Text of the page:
One-third of world’s population suffers from celebrity worship syndrome

Everybody seems to have heard the phrase “Thou shall not make unto thee any graven image” (The Bible, Exodus, 20, 4). Lots of people are in agreement on the point. An idol is frequently associated either with a gilded statue of some deity or a sweaty rock star rushing about the stage in a frenzy. The characters are useless in terms of practical application. Some peculiarities of the meaning of the word “idol” enable true idols to stay in the shade.

The point is that not only certain persons can be seen as idols; money can be frequently idolized too. The end can assume the role of a gilded statute (the end effortlessly justifies the means in this case). In other words, an idol is bigger than a certain person, object or phenomenon. An idol has more to do with our attitude toward things we idolize.

For example, there is a girl who treats the personality and work of Marilyn Monroe with great admiration. The girl believes the actress was a beautiful woman, a clever one, the epitome of femininity. Then the girl starts taking radical steps in order to look like the woman of her dreams. She peroxides her hair. Dying one’s hair is not a blameworthy act; lots of teenage girls often change the color of their hair. Some time later the girl makes an appointment in a plastic surgery clinic. She wants to have the shape of her lips changed so that she may look even more like her favorite actress. Yet again, there is nothing reprehensible about this case of plastic surgery (no matter what we think about plastic surgery). The girl’s attitude toward her actions is more important.

Time to imitate

Calling any imitation acts an evil thing would be a rather ill-considered judgment. The imitating abilities form the cornerstone of many educational methods. For example, young children learn to speak by mimicking human speech. They also imitate the behavioral reactions of adults. You can spend hours trying to get your child to understand the importance of following the traffic light rules. But your child will never get the message if you never wait for the green light while crossing a road.

Imitation can be useful to us at an older age too. For example, we can develop certain skills only by imitating (consciously or not) ways and techniques used by our more experienced colleagues. Self-made celebrities often point out in their memoirs that they learned a lot from their superiors in terms of professional behavior, conflict management etc.

At the end of the day, we can save up a great deal of time by dealing with a situation in the same way as our more skillful friends and colleagues do under the circumstances.

Modern fashion industry is largely about picking the right trends for imitation purposes. Therefore, we should not be surprised to see numerous 15-year-old girls wearing stylish clothes. The girlssimply take the opportunity of finding examples to imitate in the glossy magazines. The most important question is why a person should take somebody or something as an example.

Stealing another’s ideas

Let us get back to that would-be icon Marilyn Monroe who applied for plastic surgery to enhance the similarities between herself and her idol. An increasingly large number of young and middle-aged people tend to focus on appearances modeled their idols. The people seem to believe subconsciously that they can luck out and make some dramatic changes for the better once they start looking like their idols.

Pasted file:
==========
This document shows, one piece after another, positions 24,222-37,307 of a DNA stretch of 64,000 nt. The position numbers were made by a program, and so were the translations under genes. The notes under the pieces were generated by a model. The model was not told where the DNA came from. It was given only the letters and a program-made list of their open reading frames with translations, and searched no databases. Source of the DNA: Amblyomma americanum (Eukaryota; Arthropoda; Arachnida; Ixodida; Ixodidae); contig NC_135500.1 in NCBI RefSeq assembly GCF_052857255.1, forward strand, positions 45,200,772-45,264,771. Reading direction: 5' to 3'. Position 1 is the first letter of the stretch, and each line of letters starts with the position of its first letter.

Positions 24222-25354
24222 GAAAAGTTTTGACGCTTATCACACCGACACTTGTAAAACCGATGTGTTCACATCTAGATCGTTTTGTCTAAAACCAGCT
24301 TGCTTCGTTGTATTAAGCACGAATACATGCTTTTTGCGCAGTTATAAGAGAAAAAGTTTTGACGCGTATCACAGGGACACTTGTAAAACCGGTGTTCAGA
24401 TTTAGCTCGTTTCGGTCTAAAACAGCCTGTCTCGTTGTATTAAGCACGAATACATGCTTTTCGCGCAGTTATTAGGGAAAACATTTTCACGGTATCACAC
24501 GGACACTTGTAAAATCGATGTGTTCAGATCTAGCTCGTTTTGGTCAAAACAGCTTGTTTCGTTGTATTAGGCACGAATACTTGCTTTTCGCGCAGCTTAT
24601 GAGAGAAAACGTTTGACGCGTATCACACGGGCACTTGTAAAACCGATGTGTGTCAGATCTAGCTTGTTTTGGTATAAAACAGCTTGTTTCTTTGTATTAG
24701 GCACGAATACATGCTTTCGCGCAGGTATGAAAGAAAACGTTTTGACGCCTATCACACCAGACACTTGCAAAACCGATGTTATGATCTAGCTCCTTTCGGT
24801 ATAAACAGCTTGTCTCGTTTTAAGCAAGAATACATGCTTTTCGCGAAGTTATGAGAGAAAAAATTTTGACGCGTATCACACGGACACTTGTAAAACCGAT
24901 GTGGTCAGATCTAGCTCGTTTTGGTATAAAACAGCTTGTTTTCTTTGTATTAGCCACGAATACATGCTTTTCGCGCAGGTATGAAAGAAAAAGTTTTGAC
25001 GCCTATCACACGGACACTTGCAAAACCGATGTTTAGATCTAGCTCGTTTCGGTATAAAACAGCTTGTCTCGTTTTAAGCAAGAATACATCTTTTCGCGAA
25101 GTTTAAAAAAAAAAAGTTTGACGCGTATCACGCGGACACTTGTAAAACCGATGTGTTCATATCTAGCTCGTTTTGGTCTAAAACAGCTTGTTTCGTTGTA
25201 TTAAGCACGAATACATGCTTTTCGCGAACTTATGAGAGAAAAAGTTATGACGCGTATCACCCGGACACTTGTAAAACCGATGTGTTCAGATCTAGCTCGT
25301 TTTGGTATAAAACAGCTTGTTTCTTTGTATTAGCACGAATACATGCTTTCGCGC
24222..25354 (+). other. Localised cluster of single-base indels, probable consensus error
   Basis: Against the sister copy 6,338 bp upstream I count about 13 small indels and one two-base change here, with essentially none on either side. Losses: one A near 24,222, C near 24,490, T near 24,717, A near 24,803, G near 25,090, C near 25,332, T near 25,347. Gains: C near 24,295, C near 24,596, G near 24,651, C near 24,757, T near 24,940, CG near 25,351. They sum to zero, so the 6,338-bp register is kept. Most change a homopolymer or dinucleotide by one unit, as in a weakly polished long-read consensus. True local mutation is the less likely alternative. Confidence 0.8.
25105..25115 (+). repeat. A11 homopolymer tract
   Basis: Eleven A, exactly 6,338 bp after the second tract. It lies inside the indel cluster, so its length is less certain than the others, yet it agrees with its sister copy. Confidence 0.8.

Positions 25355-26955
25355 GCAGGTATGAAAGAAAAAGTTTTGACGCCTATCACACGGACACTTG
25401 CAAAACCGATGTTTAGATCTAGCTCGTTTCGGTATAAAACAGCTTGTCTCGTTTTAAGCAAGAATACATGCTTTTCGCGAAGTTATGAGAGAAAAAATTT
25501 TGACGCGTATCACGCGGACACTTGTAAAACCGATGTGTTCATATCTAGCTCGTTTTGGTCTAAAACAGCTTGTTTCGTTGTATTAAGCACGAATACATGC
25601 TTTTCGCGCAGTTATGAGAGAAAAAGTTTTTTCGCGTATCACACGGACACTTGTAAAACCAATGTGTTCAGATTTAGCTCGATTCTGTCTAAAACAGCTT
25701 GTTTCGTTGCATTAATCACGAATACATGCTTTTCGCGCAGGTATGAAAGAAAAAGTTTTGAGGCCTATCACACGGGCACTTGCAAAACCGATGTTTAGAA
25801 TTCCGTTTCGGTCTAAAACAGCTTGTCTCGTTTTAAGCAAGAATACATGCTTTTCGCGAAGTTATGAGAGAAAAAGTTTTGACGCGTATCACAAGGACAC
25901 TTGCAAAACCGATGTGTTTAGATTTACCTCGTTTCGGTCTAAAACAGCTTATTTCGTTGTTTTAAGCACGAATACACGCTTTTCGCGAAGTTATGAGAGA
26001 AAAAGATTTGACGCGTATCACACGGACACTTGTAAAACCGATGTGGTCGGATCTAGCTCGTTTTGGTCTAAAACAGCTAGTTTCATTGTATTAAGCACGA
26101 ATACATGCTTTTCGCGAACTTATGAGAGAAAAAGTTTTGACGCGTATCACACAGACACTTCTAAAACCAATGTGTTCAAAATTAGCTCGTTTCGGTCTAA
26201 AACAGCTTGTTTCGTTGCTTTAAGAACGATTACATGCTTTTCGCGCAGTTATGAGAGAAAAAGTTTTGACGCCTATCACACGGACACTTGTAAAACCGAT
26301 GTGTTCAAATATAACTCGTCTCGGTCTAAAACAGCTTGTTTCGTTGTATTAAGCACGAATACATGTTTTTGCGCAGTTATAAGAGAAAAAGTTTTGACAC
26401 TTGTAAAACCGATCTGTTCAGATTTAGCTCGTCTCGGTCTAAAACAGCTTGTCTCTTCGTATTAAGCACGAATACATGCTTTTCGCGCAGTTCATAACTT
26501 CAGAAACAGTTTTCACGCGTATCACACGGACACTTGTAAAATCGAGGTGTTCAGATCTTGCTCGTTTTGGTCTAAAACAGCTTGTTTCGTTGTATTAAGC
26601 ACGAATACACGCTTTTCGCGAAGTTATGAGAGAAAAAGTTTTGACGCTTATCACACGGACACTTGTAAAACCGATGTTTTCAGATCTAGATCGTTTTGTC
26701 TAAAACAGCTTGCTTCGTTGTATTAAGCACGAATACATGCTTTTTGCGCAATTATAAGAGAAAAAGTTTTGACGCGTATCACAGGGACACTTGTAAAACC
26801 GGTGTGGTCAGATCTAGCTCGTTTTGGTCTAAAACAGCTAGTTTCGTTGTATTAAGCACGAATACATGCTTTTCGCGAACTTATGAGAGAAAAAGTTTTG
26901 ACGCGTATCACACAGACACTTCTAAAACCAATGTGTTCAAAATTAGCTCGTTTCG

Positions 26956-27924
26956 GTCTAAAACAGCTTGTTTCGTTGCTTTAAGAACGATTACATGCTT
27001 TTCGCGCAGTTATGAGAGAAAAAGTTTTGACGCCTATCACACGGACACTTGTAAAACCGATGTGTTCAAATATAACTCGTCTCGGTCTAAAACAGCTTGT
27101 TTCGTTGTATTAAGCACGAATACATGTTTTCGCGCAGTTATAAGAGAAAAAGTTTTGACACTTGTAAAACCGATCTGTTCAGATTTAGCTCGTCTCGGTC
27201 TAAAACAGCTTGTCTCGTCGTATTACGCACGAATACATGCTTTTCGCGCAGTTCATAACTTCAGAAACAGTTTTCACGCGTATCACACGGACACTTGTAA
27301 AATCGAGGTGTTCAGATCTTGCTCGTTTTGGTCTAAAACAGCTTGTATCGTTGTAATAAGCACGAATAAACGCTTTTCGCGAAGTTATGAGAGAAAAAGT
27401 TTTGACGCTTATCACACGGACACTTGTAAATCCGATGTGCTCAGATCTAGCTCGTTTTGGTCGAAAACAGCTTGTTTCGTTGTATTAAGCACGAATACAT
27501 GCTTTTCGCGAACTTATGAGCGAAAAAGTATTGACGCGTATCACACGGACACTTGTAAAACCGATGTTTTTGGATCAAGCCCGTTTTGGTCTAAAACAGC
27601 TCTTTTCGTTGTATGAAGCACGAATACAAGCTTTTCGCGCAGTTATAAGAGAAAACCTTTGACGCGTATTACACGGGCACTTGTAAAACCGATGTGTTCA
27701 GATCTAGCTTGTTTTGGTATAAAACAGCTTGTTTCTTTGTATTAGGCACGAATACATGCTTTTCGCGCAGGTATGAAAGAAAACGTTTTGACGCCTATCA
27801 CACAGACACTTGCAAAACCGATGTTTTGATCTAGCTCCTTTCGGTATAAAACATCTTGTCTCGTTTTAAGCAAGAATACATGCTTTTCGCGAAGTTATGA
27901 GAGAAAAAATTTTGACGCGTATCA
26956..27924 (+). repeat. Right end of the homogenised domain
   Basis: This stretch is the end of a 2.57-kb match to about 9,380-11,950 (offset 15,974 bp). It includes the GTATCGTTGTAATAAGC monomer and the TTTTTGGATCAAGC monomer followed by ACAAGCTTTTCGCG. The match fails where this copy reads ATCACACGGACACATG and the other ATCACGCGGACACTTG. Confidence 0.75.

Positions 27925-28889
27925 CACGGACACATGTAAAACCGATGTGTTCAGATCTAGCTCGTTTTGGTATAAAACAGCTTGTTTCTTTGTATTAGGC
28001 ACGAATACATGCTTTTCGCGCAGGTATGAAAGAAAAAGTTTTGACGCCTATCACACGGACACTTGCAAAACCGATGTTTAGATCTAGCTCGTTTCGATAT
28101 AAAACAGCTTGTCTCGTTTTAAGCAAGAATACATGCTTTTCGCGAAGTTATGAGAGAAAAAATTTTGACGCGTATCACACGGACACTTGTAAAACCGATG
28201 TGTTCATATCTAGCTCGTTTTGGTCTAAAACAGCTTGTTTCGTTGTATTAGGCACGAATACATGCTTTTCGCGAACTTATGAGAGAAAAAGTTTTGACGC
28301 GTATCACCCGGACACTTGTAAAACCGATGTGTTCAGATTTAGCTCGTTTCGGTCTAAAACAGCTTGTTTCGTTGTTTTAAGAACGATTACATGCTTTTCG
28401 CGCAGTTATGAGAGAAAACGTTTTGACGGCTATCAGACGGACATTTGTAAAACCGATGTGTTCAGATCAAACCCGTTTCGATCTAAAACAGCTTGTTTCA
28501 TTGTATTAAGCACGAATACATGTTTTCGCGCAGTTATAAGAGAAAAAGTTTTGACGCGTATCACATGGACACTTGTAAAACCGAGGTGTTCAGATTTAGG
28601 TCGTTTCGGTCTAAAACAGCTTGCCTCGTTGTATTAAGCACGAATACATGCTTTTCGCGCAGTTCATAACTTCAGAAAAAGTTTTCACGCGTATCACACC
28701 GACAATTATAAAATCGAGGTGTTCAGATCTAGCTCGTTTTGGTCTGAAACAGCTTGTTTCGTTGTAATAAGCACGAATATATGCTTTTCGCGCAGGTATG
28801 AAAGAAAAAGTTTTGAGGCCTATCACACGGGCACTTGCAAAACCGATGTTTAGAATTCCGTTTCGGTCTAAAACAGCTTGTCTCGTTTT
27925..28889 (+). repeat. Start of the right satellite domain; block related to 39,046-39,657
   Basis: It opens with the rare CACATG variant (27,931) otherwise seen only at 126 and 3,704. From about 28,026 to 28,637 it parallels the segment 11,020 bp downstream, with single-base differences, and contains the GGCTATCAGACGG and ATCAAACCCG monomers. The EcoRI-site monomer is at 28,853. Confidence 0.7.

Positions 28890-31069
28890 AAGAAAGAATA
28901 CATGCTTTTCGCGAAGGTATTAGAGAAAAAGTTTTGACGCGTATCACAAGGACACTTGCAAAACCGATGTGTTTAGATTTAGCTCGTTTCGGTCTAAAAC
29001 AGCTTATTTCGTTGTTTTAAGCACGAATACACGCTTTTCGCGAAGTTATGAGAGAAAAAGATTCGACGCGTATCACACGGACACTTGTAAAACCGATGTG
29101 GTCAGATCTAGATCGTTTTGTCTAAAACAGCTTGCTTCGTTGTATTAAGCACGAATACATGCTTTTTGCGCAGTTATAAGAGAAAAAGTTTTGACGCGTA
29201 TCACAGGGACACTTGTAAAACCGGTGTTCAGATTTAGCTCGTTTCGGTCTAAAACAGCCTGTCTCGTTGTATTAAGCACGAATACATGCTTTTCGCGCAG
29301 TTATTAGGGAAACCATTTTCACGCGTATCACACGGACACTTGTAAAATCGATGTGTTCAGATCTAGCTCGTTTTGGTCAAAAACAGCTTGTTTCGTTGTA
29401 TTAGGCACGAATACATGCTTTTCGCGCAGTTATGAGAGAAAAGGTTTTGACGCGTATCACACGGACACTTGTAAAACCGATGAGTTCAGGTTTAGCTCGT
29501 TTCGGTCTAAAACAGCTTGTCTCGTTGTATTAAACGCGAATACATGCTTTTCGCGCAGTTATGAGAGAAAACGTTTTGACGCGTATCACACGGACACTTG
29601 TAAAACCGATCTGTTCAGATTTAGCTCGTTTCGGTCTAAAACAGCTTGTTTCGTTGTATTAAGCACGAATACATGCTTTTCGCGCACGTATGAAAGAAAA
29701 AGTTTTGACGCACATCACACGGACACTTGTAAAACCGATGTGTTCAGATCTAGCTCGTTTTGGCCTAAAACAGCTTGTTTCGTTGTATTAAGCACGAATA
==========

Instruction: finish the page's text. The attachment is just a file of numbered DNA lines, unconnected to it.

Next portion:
In other words, they believe that can change the “contents” after changing their appearances. They begin thinking about having their looks changed even more if a long-awaited stroke of luck keeps waiting in the wings.

Thus many a person forms dependence on a fallacious conclusion that says “the more you look like your idol, the luckier you are.” A person shirks from assuming responsibility for his life and shifts it on to somebody else. The above is the main negative result of worshipping somebody blindly.

Celebrity Worship Syndrome

Celebrity worship has been identified as one of the most common ways of idolatry these days. Researchers report that about one third of people (thanks to daily gossip columns in the tabloids and ubiquitous celebrity news in the media) suffer from Celebrity Worship Syndrome, an actual syndrome that can become obsessional, replacing conventional relations.

There are three stages of the disease.

A fan shows a lively interest in a celebrity at the first stage. Perhaps a fan’s interest gets far too lively since the person becomes addicted to information on his idol’s private life. He begins to avidly pay attention to all kinds of news relating to his idol e.g. wardrobe items or details of the latest fall-out between the star and his producer etc. Fans feel anxiety and tension and may develop depression if the flow of information on a star’s life runs dry temporarily.

About 10% of enthusiastic fans reach the second stage as the syndrome takes shape and people become confident that they form some kind of a “special relationship” with their idols. Manifestations vary. A fan may be certain of his or her close supernatural ties with the idol or his relation by blood.

Fans may suffer from obsessional conditions at the third stage of the syndrome. Criminal behavior on the part of a fan cannot be ruled out in some cases.

According to researchers, people who need direction or a boost to their self-esteem and confidence are most susceptible to Celebrity Worship Syndrome. Such emotionally unstable people may take any charismatic personality as a guru or teacher.


Translated by Guerman Grachev

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Author`s name Dmitry Sudakov